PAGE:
Believe it or not, we all find our way to yoga out of a desire to fix something. It might be to heal an injury or loosen those tight hamstrings; to lose weight or to ease the stress of a job you are not so enamoured with; or it might be to heal a broken heart. We each have our own reason or reasons, some of which we may have been harbouring for most of our lives. The bottom line though is that we seek change, we seek transformation, a way to rise above whatever is holding us back, preventing us from a "perfect life" or from being truly happy. The most amazing part of this is that you and me, we actually listened to that inner call to heal ourselves, maybe physically, maybe emotionally, but nonetheless it was a call to heal… and we listened. And here we are. Practicing yoga. Spending time on our mat. Getting better. Healing.
Yet it sometimes seems like my yoga practice is not enough. For me, my need to fix myself seemed as of late, to be constant and incessant- and with that need to fix, comes disappointment and self-judgement. Yes - yoga has served me well during those times when I needed it most; it healed and strengthened my body after years of marathon running. And yes - later it healed my broken heart after I decided to leave a marriage that felt empty and broken. But there is at times a gnawing, a nagging, deep in my soul telling me that something is wrong or deficient - because surely otherwise, I would not need to fix and everything would be perfect.
Recently though I stumbled across this reminder that hit me hard: “Love is not what we become but who we already are” (Stephen Levine). It would seem in our quest to fix, to improve ourselves, we can lose sight of a core principle: self-acceptance. In other words, we can lose the ability to “behold” the Self, to honor and embrace it -- and not fix or judge it, but instead to love the Self completely, to include the dark and the light. According to yoga philosophy, the absence of self-love is most commonly related blockage of the heart chakra (anahata)*. Since the heart chakra is associated with unconditional love, (that is to both love and be loved as well as self-acceptance and the acceptance of others) an imbalance may manifest in possessiveness, codependency, or isolation due to fear of rejection. Does my incessant need to fix actually stem from a fear of rejection? Certainly, but perhaps what is more alarming is that my lack of self-acceptance is affecting my relationships, all of them. So now I need to fix my need to fix? No.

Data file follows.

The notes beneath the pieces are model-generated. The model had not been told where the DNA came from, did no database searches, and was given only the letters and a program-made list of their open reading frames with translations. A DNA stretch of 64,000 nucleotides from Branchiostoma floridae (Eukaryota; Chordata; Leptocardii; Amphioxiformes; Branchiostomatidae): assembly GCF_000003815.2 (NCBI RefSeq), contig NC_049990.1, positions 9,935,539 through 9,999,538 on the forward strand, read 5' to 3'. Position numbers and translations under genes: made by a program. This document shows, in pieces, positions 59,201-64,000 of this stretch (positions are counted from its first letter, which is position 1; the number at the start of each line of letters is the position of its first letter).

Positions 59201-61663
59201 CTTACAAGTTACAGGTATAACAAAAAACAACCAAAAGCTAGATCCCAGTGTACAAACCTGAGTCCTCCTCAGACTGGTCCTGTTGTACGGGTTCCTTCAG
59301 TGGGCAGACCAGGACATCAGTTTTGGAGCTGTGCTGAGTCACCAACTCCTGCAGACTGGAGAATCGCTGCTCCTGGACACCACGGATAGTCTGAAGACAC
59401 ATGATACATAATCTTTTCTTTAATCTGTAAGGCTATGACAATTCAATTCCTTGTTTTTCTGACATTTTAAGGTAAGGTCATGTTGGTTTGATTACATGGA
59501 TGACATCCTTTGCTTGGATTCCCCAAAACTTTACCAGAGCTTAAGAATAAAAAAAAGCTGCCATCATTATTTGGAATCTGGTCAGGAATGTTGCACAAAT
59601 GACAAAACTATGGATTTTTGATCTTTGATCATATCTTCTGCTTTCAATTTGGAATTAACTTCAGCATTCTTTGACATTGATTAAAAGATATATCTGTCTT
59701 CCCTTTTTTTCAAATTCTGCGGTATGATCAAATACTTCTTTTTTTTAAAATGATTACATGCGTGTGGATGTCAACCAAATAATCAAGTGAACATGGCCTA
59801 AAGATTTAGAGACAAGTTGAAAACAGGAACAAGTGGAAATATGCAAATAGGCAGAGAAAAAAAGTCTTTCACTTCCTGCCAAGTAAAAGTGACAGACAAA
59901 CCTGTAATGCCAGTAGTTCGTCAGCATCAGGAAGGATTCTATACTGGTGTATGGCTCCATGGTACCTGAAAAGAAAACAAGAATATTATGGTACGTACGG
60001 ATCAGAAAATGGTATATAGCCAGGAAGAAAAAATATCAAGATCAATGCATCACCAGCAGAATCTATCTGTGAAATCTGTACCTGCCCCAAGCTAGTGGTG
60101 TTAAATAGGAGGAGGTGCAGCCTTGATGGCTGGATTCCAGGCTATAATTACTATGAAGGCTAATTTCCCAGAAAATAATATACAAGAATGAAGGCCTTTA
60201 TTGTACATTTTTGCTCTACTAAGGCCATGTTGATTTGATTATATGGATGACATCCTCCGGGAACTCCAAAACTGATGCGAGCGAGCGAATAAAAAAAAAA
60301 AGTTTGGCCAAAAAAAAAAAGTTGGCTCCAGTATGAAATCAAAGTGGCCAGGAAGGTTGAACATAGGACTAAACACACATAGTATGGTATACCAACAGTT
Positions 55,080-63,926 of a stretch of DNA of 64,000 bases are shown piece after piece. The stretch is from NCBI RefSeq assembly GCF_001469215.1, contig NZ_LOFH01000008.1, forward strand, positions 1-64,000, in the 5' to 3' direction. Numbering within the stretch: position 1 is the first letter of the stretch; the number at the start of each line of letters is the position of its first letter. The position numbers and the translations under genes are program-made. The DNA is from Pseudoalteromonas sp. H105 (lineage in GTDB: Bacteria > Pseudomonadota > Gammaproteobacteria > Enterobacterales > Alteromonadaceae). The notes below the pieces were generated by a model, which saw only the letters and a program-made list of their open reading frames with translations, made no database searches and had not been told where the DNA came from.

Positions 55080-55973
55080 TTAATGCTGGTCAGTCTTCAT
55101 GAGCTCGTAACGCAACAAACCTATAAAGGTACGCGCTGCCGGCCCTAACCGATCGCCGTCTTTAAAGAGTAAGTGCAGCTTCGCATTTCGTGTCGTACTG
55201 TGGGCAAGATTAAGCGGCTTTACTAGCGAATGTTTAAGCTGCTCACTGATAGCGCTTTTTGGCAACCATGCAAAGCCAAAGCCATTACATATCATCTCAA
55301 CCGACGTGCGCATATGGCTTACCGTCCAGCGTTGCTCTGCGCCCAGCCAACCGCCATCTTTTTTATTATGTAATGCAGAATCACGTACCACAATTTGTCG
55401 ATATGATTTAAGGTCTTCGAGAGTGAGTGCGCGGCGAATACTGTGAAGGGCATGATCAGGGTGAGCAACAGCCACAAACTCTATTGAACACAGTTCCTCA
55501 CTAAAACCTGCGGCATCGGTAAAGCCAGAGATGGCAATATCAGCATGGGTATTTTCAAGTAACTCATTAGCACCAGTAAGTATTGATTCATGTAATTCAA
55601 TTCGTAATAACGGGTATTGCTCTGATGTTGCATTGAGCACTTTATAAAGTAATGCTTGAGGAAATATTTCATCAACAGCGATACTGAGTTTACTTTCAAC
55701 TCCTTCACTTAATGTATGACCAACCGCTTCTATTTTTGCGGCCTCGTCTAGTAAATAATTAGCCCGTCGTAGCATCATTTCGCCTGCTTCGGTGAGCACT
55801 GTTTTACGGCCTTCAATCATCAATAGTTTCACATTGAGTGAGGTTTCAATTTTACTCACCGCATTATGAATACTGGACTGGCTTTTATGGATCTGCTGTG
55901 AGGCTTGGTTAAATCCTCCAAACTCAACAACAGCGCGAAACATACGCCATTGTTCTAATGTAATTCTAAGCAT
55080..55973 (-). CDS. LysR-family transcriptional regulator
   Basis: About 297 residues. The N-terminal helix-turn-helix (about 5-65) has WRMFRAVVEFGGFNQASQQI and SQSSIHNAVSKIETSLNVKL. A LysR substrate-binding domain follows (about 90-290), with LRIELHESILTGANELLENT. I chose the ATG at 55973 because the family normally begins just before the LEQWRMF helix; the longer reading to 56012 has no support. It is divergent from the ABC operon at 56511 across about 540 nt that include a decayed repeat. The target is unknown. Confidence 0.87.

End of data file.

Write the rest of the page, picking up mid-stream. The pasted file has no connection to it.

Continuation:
To restore balance in the heart chakra and nurture self-acceptance (and in turn, heal our relationships), it is clear that we need to change. But rather than fix, we must accept and love ourselves as we are right now in this moment. It is time to treat ourselves the way we would treat anyone else we love - with respect, honesty, compassion, and understanding. It is time to acknowledge that we are worth making ourselves a priority.
Not in that space yet? Me neither. This is for sure a work in progress. It is a daily struggle. Here are some concrete steps to take - some new habits to create - that will empower you to change the conversation from fixing to accepting:
1. Start your morning with the ritual of journaling or meditating. It is often said that an unexamined life is not worth living. To enter the heart space requires self-reflection, self-examination. It requires attention and intention to create something new, to evolve. To launch this new habit, make a list of all the things that make you happy.
2. Move your body! Physical activity is the prime way to bring balance in the heart chakra. The key though is learning to decipher the body’s messages. This involves listening without judgement to the body’s subtle communications. Specific to restoring balance in the heart chakra, try breath work (pranayama) and backbends!
3. Eat healthy meals. The power of unprocessed, whole foods as a means to healing is astounding. When we eat healthy, we feel better, we have more energy to live more fully and that means we have the ability to give love and attention to the priorities in our life.
4. Play more. Make time for the most meaningful people in your life; who doesn’t need to do this more often?! If you need to, schedule a standing date!
Here’s the thing: you only have one life to live. This is your chance. Take precious time out for you. You are worth the investment.
-Jennifer Raczka Heinsheimer